Another piece of advice: try to avoid using a random “VIP Ex Machina”. It might be tempting to say “as your ship’s shields finally collapse and you get ready for annihilation, Rogue Squadron drops out of hyperspace” but it can very easily feel unfulfilling. The PCs are the heroes and they are suddenly being upstaged by some established characters. Again, and I will probably say this a dozen times through the article: the PCs are not the secondary characters, they are the protagonists. If you think that someone has to save their bacon and you want to make it fitting and memorable, it better be someone the characters are attached to, not someone the players are attached to.
Finally, and this can be a painful truth, make sure you can accurately portray the VIPs or just don’t do it. That doesn’t mean you need to be a perfect impersonator, but make sure that your players can see the VIP in their mind’s eye. It’s the only point of using VIPs, after all, so if you feel like you are not up to the task, it’s better to avoid what’s going to end up being a very awkward situation. My General Draven is serious, stern, detached, and his voice falls to a low growl when enraged. My Boba Fett hisses short sentences, never going into full tirades. My Ahsoka Tano is serene, polite, and assertive. My Darth Vader is slow, deliberate, regal and threatening, and I always write a few sentences in advance that I first read aloud to make sure they could come from Vader, even if my actual voice sounds more like Salacious Crumb’s. It’s a big responsibility, yes, and it’s the reason I’ve used Vader a total of three times in more than twenty years. If a Vader appearance doesn’t make your players feel like the world is ending, there’s something seriously wrong there.
Do we need official stats for VIPs?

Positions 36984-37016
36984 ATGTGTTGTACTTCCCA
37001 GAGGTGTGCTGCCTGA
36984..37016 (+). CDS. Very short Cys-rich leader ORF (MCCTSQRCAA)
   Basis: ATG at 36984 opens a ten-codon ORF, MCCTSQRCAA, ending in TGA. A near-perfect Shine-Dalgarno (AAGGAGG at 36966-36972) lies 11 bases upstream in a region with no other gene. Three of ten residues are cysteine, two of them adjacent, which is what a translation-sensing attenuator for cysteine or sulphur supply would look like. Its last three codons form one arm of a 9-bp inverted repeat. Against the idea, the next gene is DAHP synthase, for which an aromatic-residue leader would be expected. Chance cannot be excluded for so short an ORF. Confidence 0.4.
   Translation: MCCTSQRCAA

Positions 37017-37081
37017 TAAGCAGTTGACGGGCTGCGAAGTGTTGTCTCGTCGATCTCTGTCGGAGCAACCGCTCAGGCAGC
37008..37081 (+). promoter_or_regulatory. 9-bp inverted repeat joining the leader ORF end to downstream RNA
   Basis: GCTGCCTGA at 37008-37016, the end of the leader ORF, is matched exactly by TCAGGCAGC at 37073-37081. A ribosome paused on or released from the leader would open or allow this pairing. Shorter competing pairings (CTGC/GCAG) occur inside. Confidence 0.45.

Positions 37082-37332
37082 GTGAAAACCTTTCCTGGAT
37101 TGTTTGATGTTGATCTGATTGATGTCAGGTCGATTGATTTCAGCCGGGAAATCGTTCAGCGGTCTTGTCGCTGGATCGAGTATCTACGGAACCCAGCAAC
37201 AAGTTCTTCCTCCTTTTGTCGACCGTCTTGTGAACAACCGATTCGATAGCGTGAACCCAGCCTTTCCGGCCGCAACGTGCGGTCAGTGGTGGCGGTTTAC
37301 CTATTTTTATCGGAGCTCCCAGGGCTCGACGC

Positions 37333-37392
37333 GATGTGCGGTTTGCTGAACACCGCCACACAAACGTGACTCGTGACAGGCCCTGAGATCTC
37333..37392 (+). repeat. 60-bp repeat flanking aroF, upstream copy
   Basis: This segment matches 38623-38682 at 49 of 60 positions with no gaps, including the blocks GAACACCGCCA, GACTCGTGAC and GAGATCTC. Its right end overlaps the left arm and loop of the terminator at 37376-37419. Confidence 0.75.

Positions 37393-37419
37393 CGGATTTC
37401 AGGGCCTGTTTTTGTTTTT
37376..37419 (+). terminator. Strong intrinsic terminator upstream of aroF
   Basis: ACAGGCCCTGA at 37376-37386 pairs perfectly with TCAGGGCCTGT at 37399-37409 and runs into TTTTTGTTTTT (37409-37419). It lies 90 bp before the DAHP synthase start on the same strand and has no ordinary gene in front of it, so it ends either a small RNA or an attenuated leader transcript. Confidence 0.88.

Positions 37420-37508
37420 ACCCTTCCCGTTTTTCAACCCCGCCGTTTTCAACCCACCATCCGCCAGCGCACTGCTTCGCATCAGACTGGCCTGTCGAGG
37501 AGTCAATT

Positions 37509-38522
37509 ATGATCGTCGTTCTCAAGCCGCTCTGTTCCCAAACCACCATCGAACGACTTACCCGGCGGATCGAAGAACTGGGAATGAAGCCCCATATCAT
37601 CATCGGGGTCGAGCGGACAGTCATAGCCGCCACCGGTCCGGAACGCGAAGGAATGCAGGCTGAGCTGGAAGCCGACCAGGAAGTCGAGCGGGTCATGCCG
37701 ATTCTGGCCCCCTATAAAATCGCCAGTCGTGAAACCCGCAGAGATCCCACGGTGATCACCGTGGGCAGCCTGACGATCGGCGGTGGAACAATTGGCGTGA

This is another big point of contention. The Star Wars rulebooks have historically been full of VIP stats. The West End Games editions always included tens of VIP stats, the Wizards of the Coast editions took this to ridiculous extents with some sourcebooks where more than two-thirds of the book would be nothing but VIPs (looking at you, Dark Side Sourcebook) and the people at Fantasy Flight Games have deviated from that tradition, making some gamers say that they miss the VIP stats. We are never happy, are we?
So anyway, what are VIP stats good for? In my experience, VIP stats are only useful as a benchmark, especially in older editions like WEG’s where it’s not that easy to calculate how challenging an opponent is going to be. For example, not too long ago I created Niwar Crux, a bounty hunter that I intended to become a recurring opponent. I took my old WEG sourcebooks and I made him a middle point between Jodo Kast and Dengar: dangerous but not too dangerous and not someone that the PCs aren’t eventually going to be able to beat.
But do you really need official stats when you use the VIPs themselves in game? My answer is again a rotund “no.” I have zero issues with altering a VIP’s stats to make him weaker, stronger, or just more appropriate to the adventure I’m running, canon be damned. If I need Boba Fett to be more skilled at fencing than the official stats would suggest, you can bet that the related stats are going to be going up. Always think of the first official Darth Vader stats released after The Phantom Menace came out, stats that hilariously had Knowledge (Podracing) as one of his three or four knowledge-related skills, and ask yourself if that’s really necessary at all unless your adventure is somehow going to feature Darth Vader running the Boonta Eve Classic (an Episode I Racer adaptation, eh? I like the cut of your cloth.)
VIP stats end up being fodder for canon disputes and “my daddy Ulic Qel-Droma can beat your daddy Naga Shadow” discussions. If that’s your thing, so be it. You do you. But when it comes to use a VIP in your RPG, feel free to radically alter the stats to better serve the needs of your game. Fight the power!
Finally, I want to make it clear that none of these guidelines are absolutes. I’m a firm believer in there not being one right way to either direct or play roleplaying games. If your game breaks every single one of these guidelines and it’s fun for everyone involved, so be it. I just feel that this is the easiest way to go around the use of VIPs, the one least likely to cause conflicts while still keeping the magic of sharing a drink with Luke Skywalker or being shot at by Boba Fett.
Next time we meet, we are going to be talking about how to emotionally involve your players in the game. Until then, happy gaming!